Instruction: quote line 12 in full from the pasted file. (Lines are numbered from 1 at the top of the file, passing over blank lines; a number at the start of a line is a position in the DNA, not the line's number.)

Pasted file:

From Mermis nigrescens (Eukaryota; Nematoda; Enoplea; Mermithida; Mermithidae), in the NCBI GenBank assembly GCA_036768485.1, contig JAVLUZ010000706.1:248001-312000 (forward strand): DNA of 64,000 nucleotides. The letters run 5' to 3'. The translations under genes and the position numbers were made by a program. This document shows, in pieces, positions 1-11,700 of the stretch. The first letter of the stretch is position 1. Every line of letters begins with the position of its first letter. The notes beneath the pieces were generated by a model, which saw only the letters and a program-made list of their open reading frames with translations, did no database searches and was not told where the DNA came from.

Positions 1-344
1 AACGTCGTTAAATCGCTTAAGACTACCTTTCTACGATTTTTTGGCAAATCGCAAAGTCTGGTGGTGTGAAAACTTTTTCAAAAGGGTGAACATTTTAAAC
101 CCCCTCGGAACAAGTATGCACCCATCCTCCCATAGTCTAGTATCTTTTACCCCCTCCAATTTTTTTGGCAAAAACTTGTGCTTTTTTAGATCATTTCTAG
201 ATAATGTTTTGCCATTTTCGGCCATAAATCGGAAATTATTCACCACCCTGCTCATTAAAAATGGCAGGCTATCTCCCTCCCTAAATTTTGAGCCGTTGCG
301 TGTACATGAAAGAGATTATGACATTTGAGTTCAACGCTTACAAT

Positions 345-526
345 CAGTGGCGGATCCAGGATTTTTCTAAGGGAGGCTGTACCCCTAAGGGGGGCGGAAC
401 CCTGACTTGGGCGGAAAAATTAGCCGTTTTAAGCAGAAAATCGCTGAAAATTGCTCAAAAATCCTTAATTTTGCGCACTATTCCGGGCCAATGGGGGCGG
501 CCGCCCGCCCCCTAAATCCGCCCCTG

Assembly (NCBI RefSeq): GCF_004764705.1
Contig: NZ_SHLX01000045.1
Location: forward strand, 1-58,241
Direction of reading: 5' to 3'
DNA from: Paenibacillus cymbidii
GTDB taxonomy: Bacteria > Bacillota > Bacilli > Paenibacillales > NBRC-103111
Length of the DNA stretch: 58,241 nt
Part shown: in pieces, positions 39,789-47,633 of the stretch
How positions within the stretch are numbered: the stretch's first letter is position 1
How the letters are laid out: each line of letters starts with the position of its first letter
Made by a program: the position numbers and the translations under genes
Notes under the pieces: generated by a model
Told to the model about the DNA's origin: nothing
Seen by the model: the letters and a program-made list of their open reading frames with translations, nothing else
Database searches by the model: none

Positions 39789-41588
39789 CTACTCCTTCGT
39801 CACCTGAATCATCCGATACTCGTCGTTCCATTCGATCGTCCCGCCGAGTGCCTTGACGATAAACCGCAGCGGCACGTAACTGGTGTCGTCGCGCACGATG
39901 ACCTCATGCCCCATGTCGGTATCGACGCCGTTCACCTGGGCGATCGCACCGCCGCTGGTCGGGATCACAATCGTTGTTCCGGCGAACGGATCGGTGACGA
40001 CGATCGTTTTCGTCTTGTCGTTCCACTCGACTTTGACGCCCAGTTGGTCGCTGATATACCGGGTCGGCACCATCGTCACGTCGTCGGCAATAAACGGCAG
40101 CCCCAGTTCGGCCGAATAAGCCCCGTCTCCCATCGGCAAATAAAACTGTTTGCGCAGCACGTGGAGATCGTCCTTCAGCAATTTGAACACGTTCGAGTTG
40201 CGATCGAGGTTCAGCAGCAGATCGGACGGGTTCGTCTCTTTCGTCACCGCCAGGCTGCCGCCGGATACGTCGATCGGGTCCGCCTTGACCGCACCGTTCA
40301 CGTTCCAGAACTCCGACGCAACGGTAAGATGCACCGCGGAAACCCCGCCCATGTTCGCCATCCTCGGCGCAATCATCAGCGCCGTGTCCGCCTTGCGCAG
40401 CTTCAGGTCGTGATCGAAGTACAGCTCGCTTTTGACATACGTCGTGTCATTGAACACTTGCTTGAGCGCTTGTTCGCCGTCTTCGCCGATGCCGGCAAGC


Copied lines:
Contig: NZ_SHLX01000045.1